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Carl Rauscher
Director of Media Relations
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Statement of the Legal Services Corporation In Response To The Ruling in Dobbins v. LSC by the U.S. District Court for the Eastern District of New York

Wednesday, December 22, 2004

December 22, 2004

FOR IMMEDIATE RELEASE

WASHINGTON, D.C.--The Legal Services Corporation (LSC) is pleased that Judge Frederic Block's opinion issued on December 20, 2004 in Dobbins v LSC upheld the constitutionality of Congress' determination not to fund participation in class actions, client solicitation, or claims for the collection of attorney's fees by staff of LSC-funded programs. This decision affirmed Congress' right to determine how federal legal aid dollars are spent.

LSC disagrees with Judge Block's decision as it relates to LSC's application of its program integrity regulation to three plaintiffs in New York who receive LSC funding. This regulation was developed to implement Congress' prohibition on the use of federal funds to subsidize restricted activities, while simultaneously granting lawyers latitude to exercise their First Amendment rights when not working on LSC time or in LSC facilities. In his decision, Judge Block agrees that "some degree of separate physical premises [between LSC programs and affiliate organizations] is justified" but calls into question LSC's application of its program integrity regulation.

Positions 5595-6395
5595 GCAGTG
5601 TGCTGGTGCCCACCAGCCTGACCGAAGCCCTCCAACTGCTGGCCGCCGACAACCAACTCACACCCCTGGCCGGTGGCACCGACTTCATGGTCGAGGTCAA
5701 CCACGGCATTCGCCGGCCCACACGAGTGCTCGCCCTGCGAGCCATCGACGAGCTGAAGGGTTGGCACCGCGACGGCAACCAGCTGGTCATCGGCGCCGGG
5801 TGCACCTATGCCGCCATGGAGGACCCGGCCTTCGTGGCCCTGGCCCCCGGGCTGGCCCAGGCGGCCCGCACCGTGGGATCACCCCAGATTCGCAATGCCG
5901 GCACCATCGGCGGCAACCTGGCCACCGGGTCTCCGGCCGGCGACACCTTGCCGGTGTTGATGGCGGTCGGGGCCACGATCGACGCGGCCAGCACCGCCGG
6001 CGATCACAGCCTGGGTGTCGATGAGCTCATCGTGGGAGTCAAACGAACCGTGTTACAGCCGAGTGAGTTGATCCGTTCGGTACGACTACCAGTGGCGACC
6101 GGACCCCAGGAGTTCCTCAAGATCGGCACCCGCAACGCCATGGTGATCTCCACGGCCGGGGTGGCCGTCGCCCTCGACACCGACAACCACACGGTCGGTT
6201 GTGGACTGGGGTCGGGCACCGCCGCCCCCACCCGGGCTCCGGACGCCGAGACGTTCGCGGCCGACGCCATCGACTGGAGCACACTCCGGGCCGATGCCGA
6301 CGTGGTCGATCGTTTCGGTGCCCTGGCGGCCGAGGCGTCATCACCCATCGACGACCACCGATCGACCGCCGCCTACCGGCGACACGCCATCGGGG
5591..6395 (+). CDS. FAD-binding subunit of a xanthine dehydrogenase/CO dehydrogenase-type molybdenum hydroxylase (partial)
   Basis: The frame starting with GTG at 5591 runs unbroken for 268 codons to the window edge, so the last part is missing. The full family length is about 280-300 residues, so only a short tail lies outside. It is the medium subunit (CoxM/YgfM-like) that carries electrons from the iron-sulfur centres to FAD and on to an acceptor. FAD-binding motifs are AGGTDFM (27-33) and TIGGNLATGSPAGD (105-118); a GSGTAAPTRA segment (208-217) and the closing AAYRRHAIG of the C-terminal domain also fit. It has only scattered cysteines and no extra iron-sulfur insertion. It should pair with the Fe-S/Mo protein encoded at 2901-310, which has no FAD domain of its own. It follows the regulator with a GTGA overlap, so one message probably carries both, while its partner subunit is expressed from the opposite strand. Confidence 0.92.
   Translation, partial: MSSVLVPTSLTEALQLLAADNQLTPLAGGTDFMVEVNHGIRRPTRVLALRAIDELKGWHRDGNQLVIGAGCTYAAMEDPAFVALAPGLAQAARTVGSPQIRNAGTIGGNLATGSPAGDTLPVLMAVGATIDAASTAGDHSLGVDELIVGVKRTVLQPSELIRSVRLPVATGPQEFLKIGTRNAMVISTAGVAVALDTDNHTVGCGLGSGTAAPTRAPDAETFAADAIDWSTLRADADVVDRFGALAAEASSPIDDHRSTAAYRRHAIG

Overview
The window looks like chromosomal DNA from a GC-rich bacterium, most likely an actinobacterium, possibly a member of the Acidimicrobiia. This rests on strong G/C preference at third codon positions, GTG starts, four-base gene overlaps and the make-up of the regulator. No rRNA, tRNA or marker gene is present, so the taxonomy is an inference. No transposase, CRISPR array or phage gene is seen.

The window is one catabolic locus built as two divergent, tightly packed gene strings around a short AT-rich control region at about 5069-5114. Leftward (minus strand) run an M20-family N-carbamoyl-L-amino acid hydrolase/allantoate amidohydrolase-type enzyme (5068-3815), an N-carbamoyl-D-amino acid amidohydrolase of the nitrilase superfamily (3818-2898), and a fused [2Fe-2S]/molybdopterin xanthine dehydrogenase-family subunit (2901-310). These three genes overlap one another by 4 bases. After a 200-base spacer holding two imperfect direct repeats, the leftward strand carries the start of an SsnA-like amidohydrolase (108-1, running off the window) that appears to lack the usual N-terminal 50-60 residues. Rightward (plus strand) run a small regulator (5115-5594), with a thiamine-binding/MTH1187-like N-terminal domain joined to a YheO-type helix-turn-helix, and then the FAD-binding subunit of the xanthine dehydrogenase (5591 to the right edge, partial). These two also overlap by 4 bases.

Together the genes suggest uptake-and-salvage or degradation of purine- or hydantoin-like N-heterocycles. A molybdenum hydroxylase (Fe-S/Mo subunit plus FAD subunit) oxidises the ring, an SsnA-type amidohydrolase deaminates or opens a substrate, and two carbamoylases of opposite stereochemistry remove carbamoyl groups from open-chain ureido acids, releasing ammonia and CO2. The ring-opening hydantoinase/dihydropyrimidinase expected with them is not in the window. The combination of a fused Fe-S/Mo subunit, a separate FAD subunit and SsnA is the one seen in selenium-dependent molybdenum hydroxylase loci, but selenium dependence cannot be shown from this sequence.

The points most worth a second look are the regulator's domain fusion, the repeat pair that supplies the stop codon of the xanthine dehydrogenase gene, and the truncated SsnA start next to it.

Since 1996, Congress has made clear its desire that federally funded legal aid programs focus on the delivery of basic civil legal services to individual clients with urgent legal needs. LSC takes seriously its obligation to fully defend and implement congressional mandates, and while only one issue in theDobbins case was decided in favor of the plaintiffs, it is an important one. Therefore, LSC expects to appeal the court's resolution of that issue to the U.S. Court of Appeals for the Second Circuit.

Established by Congress in 1974, LSC promotes equal access to the system of justice and improves opportunities for low-income people throughout the United States by making grants for the provision of high-quality civil legal assistance to those who would be otherwise unable to afford legal counsel.